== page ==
How the Bundesbank Conducts Monetary Policy
This paper analyzes German monetary policy in the post-Bretton Woods era. Despite the public focus on monetary targeting, in practice, German monetary policy involves the management of short term interest rates, as it does in the United States. Except during the mid to late 1970s, the Bundesbank has aggressively adjusted interest rates to achieve and maintain low inflation. The performance of the real economy, however, also influences its decision-making. Our formal analysis suggests that the Bundesbank has adjusted short term interest rates according to a modified version of the feedback rule that Taylor (1994) has used to characterize the behavior of the Federal Reserve Board under Alan Greenspan.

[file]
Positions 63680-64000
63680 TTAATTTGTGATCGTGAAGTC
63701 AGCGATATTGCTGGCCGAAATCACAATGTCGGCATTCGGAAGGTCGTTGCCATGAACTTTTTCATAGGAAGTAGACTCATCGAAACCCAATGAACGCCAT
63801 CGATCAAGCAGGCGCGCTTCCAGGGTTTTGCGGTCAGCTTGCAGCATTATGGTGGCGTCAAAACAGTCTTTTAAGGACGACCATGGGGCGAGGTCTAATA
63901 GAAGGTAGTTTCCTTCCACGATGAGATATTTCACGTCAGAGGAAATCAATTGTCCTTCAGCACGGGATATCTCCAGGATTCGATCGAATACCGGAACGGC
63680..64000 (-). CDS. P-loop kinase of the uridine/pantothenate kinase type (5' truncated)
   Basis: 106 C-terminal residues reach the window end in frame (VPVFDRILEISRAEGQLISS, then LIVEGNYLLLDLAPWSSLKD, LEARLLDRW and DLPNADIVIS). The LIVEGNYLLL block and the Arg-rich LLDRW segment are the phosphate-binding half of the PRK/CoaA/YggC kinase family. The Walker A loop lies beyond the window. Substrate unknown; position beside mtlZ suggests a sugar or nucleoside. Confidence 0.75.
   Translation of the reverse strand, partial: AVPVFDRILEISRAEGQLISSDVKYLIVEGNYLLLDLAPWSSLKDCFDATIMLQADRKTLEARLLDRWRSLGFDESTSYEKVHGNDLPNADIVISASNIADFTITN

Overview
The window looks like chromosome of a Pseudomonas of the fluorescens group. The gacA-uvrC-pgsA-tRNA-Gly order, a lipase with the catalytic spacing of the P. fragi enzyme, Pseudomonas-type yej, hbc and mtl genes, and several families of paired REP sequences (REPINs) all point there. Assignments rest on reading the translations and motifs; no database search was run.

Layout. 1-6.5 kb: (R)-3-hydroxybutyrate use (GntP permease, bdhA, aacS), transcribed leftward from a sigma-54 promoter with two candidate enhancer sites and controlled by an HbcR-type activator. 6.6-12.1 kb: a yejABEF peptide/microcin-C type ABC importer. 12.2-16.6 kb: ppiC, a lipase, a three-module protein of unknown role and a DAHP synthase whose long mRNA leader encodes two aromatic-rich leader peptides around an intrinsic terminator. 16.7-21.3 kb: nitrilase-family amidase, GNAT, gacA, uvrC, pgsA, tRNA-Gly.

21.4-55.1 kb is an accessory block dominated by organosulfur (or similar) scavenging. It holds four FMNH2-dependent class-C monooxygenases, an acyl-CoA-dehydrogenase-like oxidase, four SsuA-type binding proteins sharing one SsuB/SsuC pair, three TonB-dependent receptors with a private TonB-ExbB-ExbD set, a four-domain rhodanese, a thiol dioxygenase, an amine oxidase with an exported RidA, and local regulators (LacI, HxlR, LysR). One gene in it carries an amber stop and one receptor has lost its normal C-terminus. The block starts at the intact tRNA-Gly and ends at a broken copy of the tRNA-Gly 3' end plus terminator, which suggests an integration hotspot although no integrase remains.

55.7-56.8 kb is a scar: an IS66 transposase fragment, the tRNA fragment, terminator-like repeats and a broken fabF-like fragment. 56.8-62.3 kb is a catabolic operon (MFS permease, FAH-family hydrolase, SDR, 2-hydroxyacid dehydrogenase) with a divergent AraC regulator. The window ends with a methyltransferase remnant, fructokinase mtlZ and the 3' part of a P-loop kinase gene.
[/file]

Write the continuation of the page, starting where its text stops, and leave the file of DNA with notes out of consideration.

|Date of creation:||May 1996|
|Date of revision:|
|Publication status:||published as Reducing Inflation: Motivation and Strategy, C. Romer and D. Romer, eds.(Chicago: University of Chicago Press, 1997)|
|Contact details of provider:|| Postal: National Bureau of Economic Research, 1050 Massachusetts Avenue Cambridge, MA 02138, U.S.A.|
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